WASHINGTON—Minnesota's emergence as a presidential battleground state paid off Wednesday when the Republican Party announced that it had chosen Minneapolis and St. Paul to host its 2008 National Convention.
The Twin Cities beat three other finalists: New York, Cleveland and Tampa, Fla. It will be the first time the Twin Cities have hosted a national convention since 1892, when Republicans nominated Benjamin Harrison for president.
The convention is scheduled for Sept. 1-4, 2008, at the Xcel Energy Center in St. Paul, a week after Democrats nominate their candidate. The Twin Cities also had been competing against New York and Denver to host the Democratic convention, but that bid is now dead.
"We want to congratulate the Twin Cities. ... We are looking forward to working with Denver and New York as we make our final decision," said Stacie Paxton, a spokeswoman for the Democratic National Committee.
Republican National Committee co-chairwoman Jo Ann Davidson said the GOP chose the Twin Cities in a voice vote of the nine-member selection committee. She declined to disclose the final tally but said "it was not unanimous." The deciding factor, she said, wasn't politics, but rather logistics such as arenas, work space, transportation, security and the number of hotel rooms.
"This was a strictly business decision on our part," she said. "The committee decided that Minneapolis was the best choice."
RNC Chairman Ken Mehlman credited the Twin Cities' bipartisan host committee, but particularly Republican Sen. Norm Coleman, the former St. Paul mayor, who faces his first re-election bid in 2008.
"The house that Norm built is likely to be the place where the next president of the United States is introduced to the American people," Mehlman said.
Coleman said he was thrilled by the decision, saying it would "showcase Minnesota to a worldwide audience."
"When we built the Xcel Energy Center, we dreamed of bringing hockey back to Minnesota, but never the Super Bowl of politics," he said.
The GOP's decision, expected to be ratified in January by the party's national committee, drew an angry response from some Democrats, who expected their national convention to be in the Twin Cities.
Rick Stafford, a member of the executive committee of the Democratic National Committee from Minneapolis, said negotiations set for next week "would have pretty much cemented the deal." He said the GOP's decision showed that Republicans "cannot keep their honor in the site-selection process." He said as the non-incumbent party, the Democrats should have chosen their site first in keeping with tradition.
"It just follows their whole scorched-earth ... philosophy that's running true to form this year," said Stafford, adding that "all the signals" indicated that Republicans were going to allow Democrats to choose their site first. He speculated that word got out that Democrats wanted the Twin Cities and that local Republicans pressured the RNC to act quickly if it wanted to nail down the Twin Cities as its site.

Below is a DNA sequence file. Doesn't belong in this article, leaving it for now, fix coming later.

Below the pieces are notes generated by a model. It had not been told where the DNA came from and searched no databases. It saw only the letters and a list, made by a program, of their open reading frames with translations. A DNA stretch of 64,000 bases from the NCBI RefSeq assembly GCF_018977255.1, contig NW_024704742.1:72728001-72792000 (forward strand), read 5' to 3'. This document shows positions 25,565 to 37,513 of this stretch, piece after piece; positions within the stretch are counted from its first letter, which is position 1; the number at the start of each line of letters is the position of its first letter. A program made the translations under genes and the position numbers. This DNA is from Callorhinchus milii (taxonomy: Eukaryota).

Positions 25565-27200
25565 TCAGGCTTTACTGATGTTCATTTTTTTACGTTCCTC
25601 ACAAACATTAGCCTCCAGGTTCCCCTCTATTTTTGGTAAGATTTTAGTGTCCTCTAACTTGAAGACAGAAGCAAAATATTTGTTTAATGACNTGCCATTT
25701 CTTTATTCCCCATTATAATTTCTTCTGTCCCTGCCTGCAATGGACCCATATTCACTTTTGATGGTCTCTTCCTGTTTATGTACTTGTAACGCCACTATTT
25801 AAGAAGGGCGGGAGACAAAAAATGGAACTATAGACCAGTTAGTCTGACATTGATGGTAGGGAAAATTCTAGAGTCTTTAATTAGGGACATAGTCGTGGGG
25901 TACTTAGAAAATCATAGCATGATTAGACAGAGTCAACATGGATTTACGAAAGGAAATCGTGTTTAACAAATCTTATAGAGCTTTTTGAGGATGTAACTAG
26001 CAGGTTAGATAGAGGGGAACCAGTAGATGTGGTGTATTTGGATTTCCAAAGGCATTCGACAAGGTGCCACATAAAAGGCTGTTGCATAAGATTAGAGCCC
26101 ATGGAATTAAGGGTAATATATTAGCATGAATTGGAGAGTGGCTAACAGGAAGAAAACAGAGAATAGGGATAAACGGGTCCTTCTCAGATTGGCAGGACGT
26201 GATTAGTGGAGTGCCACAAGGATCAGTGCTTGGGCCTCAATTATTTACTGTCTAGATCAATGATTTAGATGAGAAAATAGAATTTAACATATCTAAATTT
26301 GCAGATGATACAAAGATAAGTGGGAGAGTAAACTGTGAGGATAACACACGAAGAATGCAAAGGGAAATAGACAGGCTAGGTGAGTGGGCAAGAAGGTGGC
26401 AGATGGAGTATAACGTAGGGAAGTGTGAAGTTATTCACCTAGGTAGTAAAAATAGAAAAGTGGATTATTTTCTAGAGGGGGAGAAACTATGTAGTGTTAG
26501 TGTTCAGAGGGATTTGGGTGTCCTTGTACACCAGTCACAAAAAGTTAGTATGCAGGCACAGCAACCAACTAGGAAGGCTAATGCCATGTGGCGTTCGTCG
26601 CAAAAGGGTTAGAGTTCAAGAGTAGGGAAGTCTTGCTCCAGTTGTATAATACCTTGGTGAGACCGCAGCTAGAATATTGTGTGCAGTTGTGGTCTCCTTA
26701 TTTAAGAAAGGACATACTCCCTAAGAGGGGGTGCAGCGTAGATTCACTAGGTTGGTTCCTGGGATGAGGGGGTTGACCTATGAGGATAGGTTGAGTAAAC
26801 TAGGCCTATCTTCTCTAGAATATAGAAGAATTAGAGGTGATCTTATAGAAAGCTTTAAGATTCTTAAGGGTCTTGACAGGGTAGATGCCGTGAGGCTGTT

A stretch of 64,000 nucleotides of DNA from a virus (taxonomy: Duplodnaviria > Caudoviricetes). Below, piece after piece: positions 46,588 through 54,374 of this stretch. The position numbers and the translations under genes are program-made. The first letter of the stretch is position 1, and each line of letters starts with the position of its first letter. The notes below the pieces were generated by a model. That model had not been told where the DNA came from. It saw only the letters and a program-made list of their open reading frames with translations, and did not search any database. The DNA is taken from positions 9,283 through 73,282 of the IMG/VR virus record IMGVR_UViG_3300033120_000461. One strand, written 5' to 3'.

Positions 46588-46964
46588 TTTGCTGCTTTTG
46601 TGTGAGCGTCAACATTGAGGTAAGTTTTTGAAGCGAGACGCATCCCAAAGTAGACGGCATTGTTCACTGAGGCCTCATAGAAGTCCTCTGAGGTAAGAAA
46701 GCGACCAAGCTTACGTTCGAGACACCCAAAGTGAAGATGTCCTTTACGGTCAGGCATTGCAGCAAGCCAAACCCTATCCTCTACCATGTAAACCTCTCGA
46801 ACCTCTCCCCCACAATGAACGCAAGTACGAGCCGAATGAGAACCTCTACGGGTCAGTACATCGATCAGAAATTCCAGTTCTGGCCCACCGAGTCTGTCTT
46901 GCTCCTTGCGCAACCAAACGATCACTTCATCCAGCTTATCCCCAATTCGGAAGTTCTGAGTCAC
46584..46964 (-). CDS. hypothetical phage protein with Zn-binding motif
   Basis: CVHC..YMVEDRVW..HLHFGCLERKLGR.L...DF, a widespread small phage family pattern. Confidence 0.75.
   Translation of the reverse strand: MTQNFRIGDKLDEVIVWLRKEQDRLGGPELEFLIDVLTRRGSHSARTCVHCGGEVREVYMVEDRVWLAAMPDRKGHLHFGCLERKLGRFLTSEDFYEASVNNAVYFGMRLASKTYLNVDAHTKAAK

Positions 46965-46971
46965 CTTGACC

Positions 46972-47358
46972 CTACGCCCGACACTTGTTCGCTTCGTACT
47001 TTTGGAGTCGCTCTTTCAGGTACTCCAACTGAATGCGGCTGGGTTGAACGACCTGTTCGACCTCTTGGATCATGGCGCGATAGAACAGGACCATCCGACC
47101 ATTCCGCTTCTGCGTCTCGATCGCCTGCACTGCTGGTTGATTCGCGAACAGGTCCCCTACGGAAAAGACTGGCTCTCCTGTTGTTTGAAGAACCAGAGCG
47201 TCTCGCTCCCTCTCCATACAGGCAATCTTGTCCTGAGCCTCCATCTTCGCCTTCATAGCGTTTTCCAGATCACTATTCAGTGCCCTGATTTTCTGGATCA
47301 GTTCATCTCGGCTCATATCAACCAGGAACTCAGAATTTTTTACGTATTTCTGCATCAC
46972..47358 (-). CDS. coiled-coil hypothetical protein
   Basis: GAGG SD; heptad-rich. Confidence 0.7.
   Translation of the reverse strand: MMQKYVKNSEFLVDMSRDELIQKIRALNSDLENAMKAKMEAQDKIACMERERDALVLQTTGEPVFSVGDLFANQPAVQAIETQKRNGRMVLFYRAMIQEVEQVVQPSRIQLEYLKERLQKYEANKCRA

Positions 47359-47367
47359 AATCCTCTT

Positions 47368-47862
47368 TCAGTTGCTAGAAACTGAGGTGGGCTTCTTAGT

"I'm kind of angry about it," Stafford said. "I mean, all is fair in love and war and politics, but I think it sets a tone: Are we going to go through this every four years now, this kind of game?"
Republicans rejected Stafford's arguments, noting that they picked first when they took their convention to New York in 2004.
"Quite frankly, that's nonsense," Davidson said. "I have no idea what tradition they're discussing."
In Minnesota, city officials seemed inclined to put politics aside in favor of local boosterism.
"What this confirms to us is that the Twin Cities can compete with any region in the country, any city in the country, " said St. Paul Mayor Chris Coleman, a Democrat. "We're going to host this convention in grand scale."
Civic boosters say landing a national political convention could bring 20,000 people and $150 million to the Twin Cities metro area. That will include thousands of journalists and media organizations from around the world. Some 95 hotels in Bloomington, Minneapolis and St. Paul are expected to hold an estimated 17,000 delegates, donors and staff.
Analysts said the GOP's choice will allow the party to capitalize on major media markets in Minnesota, Wisconsin and Iowa, three states that figured prominently in the 2004 election.
"The Midwest has become strategic ground," said David Schultz, who teaches politics at the Hamline University in St. Paul. "Bring the convention here, get the faithful excited and spotlight that you care about the Midwest and farmers."
Schultz said it's also a "symbolic black eye" to Minnesota Democrats trying to keep alive the spirit of Hubert Humphrey and Paul Wellstone.
"It's a purple state now, and Republicans increasingly view this as a winnable state," he said.
(c) 2006, McClatchy-Tribune Information Services.
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